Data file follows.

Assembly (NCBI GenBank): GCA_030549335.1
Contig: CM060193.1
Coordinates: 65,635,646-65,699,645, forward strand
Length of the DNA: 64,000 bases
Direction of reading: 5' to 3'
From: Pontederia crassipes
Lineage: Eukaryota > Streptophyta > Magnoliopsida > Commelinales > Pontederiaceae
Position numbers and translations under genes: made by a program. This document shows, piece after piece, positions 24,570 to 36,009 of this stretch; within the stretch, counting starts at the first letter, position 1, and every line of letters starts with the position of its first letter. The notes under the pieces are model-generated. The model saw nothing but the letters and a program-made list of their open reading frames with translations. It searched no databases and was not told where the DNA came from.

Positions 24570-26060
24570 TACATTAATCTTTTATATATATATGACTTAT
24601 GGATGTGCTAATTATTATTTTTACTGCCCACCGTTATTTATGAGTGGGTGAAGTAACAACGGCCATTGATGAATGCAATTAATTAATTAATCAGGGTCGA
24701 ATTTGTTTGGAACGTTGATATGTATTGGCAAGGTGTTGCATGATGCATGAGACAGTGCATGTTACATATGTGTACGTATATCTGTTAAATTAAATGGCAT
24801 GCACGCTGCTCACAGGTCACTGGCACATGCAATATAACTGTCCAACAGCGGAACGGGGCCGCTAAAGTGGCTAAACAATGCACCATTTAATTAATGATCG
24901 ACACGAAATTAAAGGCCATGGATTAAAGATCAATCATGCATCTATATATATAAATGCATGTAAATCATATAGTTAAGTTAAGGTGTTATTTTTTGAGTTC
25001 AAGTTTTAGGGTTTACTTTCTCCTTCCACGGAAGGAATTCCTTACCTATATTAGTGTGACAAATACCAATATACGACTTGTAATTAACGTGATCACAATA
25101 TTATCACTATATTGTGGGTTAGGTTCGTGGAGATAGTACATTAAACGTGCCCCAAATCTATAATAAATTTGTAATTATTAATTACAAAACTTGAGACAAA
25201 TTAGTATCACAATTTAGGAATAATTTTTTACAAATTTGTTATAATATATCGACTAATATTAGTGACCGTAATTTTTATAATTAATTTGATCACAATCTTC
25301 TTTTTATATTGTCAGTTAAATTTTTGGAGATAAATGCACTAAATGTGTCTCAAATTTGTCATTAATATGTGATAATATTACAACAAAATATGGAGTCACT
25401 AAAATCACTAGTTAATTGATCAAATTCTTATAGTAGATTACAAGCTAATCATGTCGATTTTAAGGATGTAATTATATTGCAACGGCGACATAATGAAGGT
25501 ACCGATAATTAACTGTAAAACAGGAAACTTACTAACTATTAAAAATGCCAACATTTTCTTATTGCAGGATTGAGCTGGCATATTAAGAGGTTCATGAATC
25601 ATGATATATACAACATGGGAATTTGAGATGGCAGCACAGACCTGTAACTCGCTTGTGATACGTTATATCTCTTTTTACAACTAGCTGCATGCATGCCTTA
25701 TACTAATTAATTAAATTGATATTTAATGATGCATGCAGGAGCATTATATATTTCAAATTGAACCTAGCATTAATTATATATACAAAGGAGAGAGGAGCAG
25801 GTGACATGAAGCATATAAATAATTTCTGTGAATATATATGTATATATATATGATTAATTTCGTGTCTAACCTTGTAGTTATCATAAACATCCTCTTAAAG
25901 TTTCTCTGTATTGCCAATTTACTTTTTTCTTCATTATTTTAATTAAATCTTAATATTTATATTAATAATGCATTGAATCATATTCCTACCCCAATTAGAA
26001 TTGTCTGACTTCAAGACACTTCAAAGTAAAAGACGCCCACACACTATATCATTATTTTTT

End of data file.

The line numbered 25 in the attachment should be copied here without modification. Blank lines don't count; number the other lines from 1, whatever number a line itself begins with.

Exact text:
26001 TTGTCTGACTTCAAGACACTTCAAAGTAAAAGACGCCCACACACTATATCATTATTTTTT